The Clerk of the National Assembly, Amos Ojo, has urged Nigerians to support security agencies in their efforts to address the security challenges plaguing the country.
He expressed concern about the escalation of growing insecurity via social media, while stressing the need to strengthen the country’s security architecture.
Ojo made that call in his opening remarks at the Konrad Adenauer-Stiftung’s two-day National Security Legislative Reform Retreat for members of the Senate.
According to the NAC, the retreat was organized to address issues related to the overlapping mandates of security agencies in Nigeria.
He said, “The study conducted by KAS in 2020 found that duplication of tasks and lack of adequate coordination between security agencies often lead to conflicting views on core security issues.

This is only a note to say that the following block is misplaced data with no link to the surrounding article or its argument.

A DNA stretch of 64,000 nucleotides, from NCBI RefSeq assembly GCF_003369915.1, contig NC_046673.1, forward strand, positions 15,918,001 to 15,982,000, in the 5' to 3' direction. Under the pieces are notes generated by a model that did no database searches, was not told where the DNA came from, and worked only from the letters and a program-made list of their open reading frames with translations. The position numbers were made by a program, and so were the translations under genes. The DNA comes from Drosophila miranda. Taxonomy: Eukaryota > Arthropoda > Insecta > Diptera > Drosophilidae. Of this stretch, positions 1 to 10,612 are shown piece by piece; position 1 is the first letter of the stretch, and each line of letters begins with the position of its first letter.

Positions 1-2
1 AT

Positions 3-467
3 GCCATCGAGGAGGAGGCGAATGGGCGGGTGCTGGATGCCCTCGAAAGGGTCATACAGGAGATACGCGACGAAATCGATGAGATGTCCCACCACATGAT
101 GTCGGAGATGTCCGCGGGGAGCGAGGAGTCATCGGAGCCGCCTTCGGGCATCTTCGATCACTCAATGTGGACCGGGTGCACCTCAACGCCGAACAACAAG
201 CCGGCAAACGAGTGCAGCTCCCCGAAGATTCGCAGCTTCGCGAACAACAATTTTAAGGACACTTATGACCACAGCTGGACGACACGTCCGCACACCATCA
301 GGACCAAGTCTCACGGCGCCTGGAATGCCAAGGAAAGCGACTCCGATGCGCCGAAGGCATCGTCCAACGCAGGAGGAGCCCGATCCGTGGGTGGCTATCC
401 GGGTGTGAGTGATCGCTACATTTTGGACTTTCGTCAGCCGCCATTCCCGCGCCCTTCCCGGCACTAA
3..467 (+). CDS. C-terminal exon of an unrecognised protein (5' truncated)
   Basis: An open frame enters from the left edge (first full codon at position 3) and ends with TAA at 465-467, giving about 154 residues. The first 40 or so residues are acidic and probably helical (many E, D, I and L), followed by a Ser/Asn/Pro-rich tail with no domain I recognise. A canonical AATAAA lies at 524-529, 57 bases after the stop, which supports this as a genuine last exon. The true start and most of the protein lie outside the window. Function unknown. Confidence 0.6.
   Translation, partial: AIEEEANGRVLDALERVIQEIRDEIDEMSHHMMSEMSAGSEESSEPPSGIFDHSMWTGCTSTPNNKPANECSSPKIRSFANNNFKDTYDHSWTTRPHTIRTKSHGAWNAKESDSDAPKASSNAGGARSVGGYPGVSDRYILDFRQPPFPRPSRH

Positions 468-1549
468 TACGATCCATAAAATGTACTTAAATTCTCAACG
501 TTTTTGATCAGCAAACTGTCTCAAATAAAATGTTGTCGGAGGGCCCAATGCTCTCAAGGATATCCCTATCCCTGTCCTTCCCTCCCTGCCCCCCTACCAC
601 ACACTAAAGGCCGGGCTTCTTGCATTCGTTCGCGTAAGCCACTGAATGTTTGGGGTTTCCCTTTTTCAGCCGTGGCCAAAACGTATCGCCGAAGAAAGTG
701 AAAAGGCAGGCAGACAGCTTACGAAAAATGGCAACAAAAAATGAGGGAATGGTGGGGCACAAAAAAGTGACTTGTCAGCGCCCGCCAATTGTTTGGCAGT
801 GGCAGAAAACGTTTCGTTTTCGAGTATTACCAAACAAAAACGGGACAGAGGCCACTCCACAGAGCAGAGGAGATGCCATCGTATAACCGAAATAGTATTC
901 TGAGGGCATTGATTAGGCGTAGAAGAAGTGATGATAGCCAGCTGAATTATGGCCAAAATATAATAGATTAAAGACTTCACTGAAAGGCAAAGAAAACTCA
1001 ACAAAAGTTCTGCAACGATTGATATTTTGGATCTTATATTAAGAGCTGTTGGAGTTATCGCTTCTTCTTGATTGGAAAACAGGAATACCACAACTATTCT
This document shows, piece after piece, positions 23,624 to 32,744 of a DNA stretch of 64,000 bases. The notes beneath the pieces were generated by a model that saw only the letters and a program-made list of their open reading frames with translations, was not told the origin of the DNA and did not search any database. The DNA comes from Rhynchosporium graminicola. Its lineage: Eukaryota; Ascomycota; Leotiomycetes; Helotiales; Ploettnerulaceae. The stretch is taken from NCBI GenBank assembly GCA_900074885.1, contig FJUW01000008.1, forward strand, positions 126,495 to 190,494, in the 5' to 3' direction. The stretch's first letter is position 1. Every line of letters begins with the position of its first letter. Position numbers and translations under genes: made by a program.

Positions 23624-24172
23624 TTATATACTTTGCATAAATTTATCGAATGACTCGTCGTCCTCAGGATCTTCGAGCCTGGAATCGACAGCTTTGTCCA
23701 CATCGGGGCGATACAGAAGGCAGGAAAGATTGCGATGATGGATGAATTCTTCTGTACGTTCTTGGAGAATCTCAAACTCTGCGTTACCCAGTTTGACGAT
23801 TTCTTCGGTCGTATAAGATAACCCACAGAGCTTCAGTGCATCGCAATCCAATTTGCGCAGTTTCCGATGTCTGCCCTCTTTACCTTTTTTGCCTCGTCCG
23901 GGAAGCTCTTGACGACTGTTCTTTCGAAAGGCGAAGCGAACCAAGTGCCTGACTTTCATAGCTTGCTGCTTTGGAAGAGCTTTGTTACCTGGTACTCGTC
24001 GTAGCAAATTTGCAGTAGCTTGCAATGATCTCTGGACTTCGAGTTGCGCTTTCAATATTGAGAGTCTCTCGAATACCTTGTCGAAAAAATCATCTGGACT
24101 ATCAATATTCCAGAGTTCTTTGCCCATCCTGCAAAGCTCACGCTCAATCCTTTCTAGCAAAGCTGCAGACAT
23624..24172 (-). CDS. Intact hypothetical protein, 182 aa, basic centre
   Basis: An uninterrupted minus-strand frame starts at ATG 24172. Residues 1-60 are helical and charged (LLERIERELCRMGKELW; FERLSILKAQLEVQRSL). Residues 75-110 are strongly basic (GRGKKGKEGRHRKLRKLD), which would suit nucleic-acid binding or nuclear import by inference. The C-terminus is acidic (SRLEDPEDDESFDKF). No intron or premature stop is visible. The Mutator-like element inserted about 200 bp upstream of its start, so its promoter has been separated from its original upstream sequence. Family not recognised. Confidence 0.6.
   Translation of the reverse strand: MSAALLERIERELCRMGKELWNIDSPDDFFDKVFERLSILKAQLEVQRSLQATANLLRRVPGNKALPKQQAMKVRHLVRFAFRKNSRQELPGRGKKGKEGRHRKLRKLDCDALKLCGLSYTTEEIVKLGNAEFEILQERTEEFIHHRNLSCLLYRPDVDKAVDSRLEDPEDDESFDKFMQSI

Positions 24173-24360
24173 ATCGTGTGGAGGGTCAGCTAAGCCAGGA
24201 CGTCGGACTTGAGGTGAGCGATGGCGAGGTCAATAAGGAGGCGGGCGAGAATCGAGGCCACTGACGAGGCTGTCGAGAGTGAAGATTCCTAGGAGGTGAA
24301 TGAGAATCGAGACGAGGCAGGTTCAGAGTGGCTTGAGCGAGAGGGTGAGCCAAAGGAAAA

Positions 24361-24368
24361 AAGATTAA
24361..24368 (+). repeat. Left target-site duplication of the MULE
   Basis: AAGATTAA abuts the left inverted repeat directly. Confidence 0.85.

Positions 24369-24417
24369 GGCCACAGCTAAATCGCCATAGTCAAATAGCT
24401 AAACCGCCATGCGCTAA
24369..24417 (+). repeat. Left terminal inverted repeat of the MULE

“The consequences of inter-agency rivalry have profound national security implications and exacerbate the already existing security challenges facing the country.
“KAS’s findings highlighted the complexities associated with certain laws guiding the operations of security agencies, including overlapping functions, unclear delineation of functions, conflicting description of terms and guidelines for collaboration between security agencies. security.
“Also on the downside, social media has a busy day feasting on such disputes, especially inter-agency rivalry, as witnessed by security personnel resulting from the circulation of texts, d images and videos.
“It is our duty as citizens to support our security agencies and not escalate situations via social media. These counterproductive challenges require our constant attention, or may escalate.
The ANC noted that to change all existing “incongruous legislation” and make provisions that would eliminate counter-productivity and ensure inter-agency collaboration, deliberate effort and resources are needed.
He said, “Today and tomorrow have been prepared for open and frank discussions as well as concrete deliberations on all issues raised. You will see in the program that technical sessions have been scheduled for in-depth discussions on alternative strategies that would improve these bills aimed at addressing the aforementioned issues.
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